The bent tab on this bracket turned out to be the culprit. Rob Siegel

Since I’d jacked up the car twice and pulled a wheel off twice, it technically wasn’t the coveted single-repair session. Still, for $37, I’d taken my wife’s car, eliminated an annoying scraping noise, and replaced badly-worn brake pads that would’ve soon reached the metal-on-metal point, all without removing the car from service when she needed it the next morning. In the rhythm of repair world, I chalk that up as a big win.

Just to show the flip side of the rhythm of repair, I was preparing my recently-purchased 1987 BMW 535i for inspection. I had all of the lights working except for the reverse lamps. The bulbs tested out fine. I mentioned this to a friend who knows these cars better than I do, and he said that the reverse switch does go bad. It’s a $15 part that threads into the side of the transmission. Rather than jack up the car, crawl under it, unplug the wires from the switch, put a multimeter on the terminals to test the switch’s continuity, order the part, and then have to jack it up and crawl under it again to install the part when it arrived, I rolled the dice, bought the switch, and jacked up and crawled under the car only once to replace it. I smiled when I tested the just-removed old switch and found it to be bad, then smiled a second time when the reverse lamps came on.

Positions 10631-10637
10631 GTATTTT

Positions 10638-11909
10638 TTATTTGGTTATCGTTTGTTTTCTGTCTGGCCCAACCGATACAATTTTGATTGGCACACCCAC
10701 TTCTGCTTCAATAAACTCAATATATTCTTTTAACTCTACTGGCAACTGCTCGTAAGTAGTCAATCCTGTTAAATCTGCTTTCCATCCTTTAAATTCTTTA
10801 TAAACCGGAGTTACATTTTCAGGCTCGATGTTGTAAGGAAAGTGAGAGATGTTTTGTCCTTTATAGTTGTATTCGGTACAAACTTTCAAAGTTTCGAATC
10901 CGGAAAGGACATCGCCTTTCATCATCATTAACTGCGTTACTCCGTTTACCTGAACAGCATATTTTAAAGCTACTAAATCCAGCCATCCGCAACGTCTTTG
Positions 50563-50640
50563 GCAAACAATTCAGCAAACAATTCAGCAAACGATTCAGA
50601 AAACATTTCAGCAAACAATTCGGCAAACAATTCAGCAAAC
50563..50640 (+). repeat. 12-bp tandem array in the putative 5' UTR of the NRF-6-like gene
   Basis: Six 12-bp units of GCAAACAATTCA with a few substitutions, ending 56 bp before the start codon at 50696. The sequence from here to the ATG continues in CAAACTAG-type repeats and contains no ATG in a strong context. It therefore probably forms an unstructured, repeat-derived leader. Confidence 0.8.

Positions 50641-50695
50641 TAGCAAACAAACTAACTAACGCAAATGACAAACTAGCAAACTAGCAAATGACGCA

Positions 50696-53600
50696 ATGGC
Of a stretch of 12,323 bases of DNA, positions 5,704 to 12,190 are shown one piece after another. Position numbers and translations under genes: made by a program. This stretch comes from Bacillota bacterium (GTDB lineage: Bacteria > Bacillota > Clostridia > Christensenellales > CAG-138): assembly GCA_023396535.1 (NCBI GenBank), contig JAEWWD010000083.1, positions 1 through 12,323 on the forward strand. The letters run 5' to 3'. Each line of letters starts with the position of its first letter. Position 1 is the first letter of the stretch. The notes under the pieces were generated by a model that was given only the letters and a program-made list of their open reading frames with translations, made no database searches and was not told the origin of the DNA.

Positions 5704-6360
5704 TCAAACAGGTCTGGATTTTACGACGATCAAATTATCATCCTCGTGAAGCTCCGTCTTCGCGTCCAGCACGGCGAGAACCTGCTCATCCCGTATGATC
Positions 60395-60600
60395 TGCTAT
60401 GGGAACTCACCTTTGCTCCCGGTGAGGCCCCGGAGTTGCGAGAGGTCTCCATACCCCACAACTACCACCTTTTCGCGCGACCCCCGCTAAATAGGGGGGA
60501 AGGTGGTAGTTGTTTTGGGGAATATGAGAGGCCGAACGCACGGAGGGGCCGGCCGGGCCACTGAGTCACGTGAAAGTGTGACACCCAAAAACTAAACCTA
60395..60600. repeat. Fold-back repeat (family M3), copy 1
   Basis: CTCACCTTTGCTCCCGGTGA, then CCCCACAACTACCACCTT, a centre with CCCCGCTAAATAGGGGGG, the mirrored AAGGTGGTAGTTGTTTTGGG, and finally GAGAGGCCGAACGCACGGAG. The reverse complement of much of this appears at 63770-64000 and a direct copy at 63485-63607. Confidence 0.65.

The reverse switch in my 535i was difficult to reach. I only wanted to access it once.
The reverse switch in my 535i was difficult to reach. I only wanted to access it once. Rob Siegel

May you find your own rhythm, and may it help you repair your car.

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Rob Siegel has been writing the column The Hack Mechanic™ for BMW CCA Roundel magazine for 30 years. His most recent book, Just Needs a Recharge: The Hack MechanicGuide to Vintage Air Conditioning, is available on Amazon (as are his previous books). You can also order personally inscribed copies here.